Department of Education, ...'Accountability system is working.'
The Louisiana State Department of Education released the 2008 School Performance Scores (SPS) for 1,263 public schools across the state. This year marks the 10th anniversary for the implementation of the Accountability System, and, as scores indicate, Louisiana's public schools are continuing to improve substantially in overall scores, as well as in specific areas.
In a recent report by the Tangipahoa Parish School System, the parish showed marked improvement, rising from an overall 7.9 in 2007 to an 82.1 for the 2008 school year, and gained a "Two Star" rating (out of five possible stars) from the State Department of Education.
According to the State DOE website, Tangipahoa rates number 45 out of 69 school districts statewide. "We obviously want Tangipahoa Parish to be in the top of the state...however, we are pleased with the progress we have shown as a district, and I congratulate our schools on their individual and collective achievements in the latest round of accountability testing," commented Parish School Superintendent Mark Kolwe.
Probably the most notable accomplishment, is that as of this year, Tangipahoa Parish has no schools in the AUS, or academically unacceptable status. "...we have had four schools struggling to bring their SPS to the 60 level, and as of this round of testing, all of our schools have met this goal," stated Chief Academic Officer, Melissa Harrison. A prime example is Roseland Elementary, which was scheduled for potential state takeover, brought their scores up 22.8 points, and rose out of AUS.
In a recent letter from State Superintendent Paul Pastorek congratulating Roseland on no longer being eligible for state takeover, Pastorek encourages other schools in the parish to model their efforts to enhance student achievement after Roseland.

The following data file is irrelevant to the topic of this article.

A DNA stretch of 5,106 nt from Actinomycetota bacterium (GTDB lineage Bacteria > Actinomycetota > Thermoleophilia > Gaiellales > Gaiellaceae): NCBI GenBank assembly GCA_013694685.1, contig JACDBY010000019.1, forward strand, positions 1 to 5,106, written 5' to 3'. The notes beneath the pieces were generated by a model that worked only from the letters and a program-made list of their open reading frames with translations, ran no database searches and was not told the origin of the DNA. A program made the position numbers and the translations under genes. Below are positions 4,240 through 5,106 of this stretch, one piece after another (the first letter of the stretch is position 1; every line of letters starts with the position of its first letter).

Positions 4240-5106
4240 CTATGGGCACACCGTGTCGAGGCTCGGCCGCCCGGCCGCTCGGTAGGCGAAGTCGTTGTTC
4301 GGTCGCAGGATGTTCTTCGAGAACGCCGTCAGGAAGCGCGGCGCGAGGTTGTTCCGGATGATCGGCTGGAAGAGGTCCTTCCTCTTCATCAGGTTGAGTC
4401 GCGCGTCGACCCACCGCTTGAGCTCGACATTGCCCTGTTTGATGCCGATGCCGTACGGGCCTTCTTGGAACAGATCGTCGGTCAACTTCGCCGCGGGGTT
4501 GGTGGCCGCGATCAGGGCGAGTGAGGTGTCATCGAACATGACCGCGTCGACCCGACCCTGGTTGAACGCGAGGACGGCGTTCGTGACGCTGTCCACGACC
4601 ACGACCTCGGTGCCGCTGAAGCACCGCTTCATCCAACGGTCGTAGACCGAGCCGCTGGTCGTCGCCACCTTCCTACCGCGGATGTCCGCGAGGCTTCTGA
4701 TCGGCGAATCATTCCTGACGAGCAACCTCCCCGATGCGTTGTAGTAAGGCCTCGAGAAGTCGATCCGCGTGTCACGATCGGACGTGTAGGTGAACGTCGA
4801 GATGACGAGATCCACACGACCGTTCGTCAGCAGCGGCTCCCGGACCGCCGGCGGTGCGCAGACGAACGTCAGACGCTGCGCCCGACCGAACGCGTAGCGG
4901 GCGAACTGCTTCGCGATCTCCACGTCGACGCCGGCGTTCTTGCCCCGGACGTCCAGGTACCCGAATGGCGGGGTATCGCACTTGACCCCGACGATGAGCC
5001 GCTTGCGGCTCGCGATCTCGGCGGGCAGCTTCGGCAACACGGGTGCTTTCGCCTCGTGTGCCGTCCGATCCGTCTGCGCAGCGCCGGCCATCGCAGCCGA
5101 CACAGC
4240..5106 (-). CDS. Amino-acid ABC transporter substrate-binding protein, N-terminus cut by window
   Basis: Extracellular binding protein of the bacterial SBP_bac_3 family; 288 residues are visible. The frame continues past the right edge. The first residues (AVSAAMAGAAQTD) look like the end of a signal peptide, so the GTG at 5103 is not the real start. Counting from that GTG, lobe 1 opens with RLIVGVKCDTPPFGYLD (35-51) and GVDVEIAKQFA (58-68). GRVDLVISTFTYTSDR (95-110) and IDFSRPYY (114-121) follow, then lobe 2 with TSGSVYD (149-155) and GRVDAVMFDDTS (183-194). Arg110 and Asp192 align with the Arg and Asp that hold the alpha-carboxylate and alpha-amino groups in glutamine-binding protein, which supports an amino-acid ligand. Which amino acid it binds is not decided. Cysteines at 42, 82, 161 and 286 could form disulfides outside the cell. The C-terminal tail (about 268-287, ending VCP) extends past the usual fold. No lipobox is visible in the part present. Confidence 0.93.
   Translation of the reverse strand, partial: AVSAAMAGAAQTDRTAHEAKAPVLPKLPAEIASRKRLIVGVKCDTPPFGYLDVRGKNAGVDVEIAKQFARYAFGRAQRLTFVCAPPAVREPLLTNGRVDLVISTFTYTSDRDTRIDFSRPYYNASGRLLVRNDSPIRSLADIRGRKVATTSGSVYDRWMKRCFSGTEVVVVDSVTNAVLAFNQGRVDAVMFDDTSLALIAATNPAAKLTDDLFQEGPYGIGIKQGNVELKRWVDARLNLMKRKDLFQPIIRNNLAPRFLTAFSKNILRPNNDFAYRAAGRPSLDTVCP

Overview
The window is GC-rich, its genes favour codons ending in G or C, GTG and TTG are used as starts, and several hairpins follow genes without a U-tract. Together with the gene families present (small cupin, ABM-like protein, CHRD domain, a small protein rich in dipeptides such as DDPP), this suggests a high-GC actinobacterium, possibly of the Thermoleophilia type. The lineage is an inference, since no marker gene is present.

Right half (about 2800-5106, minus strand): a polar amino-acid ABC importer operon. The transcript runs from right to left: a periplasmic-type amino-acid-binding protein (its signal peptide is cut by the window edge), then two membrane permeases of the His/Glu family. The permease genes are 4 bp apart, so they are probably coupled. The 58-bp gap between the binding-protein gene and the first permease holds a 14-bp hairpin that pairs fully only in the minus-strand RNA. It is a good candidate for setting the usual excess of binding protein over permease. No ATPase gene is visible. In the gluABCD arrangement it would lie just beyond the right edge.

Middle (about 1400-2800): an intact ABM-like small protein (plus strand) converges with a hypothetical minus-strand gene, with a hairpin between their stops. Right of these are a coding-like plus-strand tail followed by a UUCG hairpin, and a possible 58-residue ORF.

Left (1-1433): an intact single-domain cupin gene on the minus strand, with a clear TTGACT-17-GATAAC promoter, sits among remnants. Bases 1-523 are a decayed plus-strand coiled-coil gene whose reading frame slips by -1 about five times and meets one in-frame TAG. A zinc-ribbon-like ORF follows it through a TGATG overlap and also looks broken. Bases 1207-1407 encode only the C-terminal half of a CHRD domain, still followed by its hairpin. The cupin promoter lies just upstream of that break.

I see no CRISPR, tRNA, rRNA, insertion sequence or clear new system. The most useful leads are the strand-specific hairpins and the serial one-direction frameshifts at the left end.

Two other parish schools, O.W. Dillon, as well as Hammond Eastside Upper Elementary also raised performance scores significantly. OWD posted a 8.4 gain, while HEU managed to raise it's scores by 6.1 points.
In an effort to further monitor and continue their progress, Kolwe announced recently that the district's pilot Benchmark testing, for LEAP students grades 4 and 8, has been expanded districtwide and will now monitor grades 2-8 as well. Teachers use these scores to identify potential weaknesses in preparation for the high stakes testing that takes place in the spring.
Schools also continue to receive funding to aid remedial areas in the form of grants. To date, their are 12 schools in the district which are or will receive grant funding to help with literacy alone. Two other schools sought and received grants to improve students math skills.
Other initiatives, such as High School Redesign, the 9th grade Academy and advisory groups have been implemented, all in an effort to improve student achievement and to continue the acceleration toward excellence in education.
Kolwe reminds the public that although the programs offered in our schools allow the students great opportunities, "Our personnel are the ones who ultimately help make our schools successful," and offered his personal thanks and appreciation for the role personnel plays in helping students achieve their goals.